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Author Topic: Holy Week in our North Carolina Missions  (Read 598 times) Average Rating: 0
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Anastasios
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« on: July 03, 2010, 03:05:04 PM »

I've mentioned in passing several times how I am endeavoring to spread Orthodoxy in the Southern US, so I thought I'd share with those interested how we manage to celebrate Holy Week between our two missions in North Carolina, which are 90 miles apart.  It's been several months since Holy Week, but this is the first chance I've gotten to put pen to paper on this topic. I hope it will encourage others working in missions and those contemplating opening a mission.


Holy Week in our North Carolina Missions

Whenever I visit our parishes, or speak to fellow Orthodox Christians, the topic of the missionary work we are doing in North Carolina always generates interest. I have previously written two articles concerning our missionary endeavors in North Carolina, “Our Missions in North Carolina” and “Our One Year Anniversary,” but for some time I have wanted to author another informal reflection to update our friends. Although it is now several months since Holy Week, that blessed time remains ever present in my heart and mind, so I will recount with joy how we celebrate this time in our missions.

I continue to serve both our missions in Raleigh (St. Mark the Evangelist) and Greenville (Nativity of the Holy Theotokos) regularly; generally speaking, three times a month in each location, by a combination of Saturday and Sunday liturgies. I maintain a secular job to support myself, and my on-call rotation has increased, so scheduling is often challenging, but God has always blessed it to work out in the end. I also occasionally find time to visit my other mission station, in Charlottesville, Virginia, or to provide pastoral care for families who have found us elsewhere and are hopeful to establish a mission, such as the folks in Nashville, Tennessee.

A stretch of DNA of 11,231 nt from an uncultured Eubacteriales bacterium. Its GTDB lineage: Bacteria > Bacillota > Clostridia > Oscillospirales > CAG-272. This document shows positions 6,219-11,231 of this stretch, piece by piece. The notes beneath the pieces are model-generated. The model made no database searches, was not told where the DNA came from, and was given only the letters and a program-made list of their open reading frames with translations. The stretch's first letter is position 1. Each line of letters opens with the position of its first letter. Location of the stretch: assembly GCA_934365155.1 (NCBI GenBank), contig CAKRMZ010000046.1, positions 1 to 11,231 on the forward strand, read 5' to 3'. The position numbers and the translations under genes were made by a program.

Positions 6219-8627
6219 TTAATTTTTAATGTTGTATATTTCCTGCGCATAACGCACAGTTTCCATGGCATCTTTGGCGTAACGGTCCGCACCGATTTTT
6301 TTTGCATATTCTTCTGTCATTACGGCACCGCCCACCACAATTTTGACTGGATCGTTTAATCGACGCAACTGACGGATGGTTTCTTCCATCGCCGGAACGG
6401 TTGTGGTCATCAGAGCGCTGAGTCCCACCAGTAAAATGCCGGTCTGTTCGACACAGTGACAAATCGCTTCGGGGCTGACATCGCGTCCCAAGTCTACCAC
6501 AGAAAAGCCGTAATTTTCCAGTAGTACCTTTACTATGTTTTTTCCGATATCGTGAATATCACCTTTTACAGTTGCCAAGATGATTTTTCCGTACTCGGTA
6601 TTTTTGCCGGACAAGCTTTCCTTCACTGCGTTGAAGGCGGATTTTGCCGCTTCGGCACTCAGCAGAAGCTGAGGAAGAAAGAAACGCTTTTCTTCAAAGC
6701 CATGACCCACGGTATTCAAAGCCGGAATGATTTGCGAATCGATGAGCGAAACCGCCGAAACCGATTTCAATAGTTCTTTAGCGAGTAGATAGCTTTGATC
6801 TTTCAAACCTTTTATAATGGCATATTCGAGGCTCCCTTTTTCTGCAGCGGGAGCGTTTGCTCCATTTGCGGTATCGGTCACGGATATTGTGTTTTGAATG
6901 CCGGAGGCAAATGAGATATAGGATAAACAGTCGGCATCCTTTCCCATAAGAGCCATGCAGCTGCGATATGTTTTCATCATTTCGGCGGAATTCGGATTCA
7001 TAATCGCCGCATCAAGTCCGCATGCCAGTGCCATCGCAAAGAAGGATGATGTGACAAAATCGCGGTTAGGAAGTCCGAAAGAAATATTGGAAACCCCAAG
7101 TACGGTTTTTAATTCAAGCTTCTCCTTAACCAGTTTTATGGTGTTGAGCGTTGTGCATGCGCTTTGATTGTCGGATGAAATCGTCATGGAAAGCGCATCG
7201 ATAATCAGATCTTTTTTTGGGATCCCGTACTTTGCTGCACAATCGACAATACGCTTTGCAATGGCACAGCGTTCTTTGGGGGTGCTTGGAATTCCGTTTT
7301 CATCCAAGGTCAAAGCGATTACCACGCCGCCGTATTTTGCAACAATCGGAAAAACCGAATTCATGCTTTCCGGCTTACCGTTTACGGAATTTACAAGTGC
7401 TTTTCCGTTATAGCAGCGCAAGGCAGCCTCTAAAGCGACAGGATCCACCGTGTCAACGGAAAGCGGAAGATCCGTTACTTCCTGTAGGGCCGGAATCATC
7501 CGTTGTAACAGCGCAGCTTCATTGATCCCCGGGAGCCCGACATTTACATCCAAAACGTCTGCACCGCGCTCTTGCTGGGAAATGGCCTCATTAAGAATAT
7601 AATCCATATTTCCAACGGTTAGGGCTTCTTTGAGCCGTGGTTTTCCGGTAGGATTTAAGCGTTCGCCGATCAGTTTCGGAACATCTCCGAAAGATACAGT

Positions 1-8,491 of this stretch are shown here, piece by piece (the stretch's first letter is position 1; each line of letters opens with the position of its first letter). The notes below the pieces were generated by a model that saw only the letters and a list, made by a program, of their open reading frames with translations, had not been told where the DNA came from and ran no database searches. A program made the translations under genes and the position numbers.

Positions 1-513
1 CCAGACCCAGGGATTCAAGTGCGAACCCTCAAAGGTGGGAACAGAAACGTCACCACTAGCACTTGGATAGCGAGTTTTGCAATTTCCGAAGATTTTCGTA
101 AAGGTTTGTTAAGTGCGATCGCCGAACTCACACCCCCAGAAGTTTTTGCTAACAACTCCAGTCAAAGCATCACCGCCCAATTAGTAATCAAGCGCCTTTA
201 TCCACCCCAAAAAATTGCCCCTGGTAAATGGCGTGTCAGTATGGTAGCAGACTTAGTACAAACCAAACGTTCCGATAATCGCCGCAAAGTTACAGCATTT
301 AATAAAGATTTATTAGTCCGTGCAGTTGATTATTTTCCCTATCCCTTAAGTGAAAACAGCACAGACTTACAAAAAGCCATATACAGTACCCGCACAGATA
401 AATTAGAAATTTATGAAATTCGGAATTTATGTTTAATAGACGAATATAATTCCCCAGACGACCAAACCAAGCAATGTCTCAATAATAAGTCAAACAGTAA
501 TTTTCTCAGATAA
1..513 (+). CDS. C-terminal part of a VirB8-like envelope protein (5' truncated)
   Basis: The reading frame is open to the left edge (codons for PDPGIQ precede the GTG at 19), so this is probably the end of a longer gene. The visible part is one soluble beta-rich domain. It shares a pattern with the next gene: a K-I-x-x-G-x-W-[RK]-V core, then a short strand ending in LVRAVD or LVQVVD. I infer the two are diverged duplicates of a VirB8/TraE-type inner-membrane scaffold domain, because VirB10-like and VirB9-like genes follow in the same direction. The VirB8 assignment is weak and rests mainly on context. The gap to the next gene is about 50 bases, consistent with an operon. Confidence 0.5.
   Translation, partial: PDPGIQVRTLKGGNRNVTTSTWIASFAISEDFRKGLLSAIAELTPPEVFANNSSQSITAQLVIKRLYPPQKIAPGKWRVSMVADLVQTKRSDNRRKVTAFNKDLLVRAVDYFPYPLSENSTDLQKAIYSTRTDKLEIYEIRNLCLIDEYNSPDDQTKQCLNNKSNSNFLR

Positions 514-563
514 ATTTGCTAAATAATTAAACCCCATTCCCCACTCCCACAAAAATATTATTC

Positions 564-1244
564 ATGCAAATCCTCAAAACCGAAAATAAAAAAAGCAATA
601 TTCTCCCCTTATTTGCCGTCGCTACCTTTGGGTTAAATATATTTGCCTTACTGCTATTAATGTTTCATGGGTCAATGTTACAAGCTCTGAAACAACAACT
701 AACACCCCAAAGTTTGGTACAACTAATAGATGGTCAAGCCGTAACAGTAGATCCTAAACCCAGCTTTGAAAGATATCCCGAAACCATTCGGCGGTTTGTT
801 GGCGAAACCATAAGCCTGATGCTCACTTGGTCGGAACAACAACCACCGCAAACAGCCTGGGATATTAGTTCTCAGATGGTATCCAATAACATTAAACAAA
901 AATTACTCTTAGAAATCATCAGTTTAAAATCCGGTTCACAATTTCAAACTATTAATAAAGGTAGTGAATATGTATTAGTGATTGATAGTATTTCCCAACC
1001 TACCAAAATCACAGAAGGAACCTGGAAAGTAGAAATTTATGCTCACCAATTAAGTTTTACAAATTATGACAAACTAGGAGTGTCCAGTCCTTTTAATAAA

During Holy Week, there are several services a day. It would be impossible for me to sustain trips back and forth each day between the two missions, which necessitated some compromise. I was able to take off Holy Thursday and Great Friday, but worked Monday through Wednesday. Sunday, Monday, Tuesday, and Wednesday night, then, we celebrated the Bridegroom Matins in our Chapel in Raleigh. Holy Thursday, we celebrated the Vesperal Divine Liturgy of St. Basil in Raleigh in the morning, and then after some rest, left Raleigh around four o’clock in the afternoon for the trip to Greenville, which takes about an hour and a half.

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« Reply #1 on: July 05, 2010, 12:11:18 AM »

May your mission work continue to be successful through the prayers of our holy fathers and the Theotokos.
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« Reply #2 on: July 05, 2010, 01:57:40 AM »

You mention St. Peter the Aleut Mission near New Orleans. Is that Fr. Mark Templet's  church in Abita Springs?
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« Reply #3 on: July 05, 2010, 06:48:54 PM »

This is awesome pater!  may Christ continue to bless you!!!
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« Reply #4 on: July 05, 2010, 06:50:39 PM »

You mention St. Peter the Aleut Mission near New Orleans. Is that Fr. Mark Templet's  church in Abita Springs?

Yes. It was a blessing and a consolation to receive something from another mission like that.
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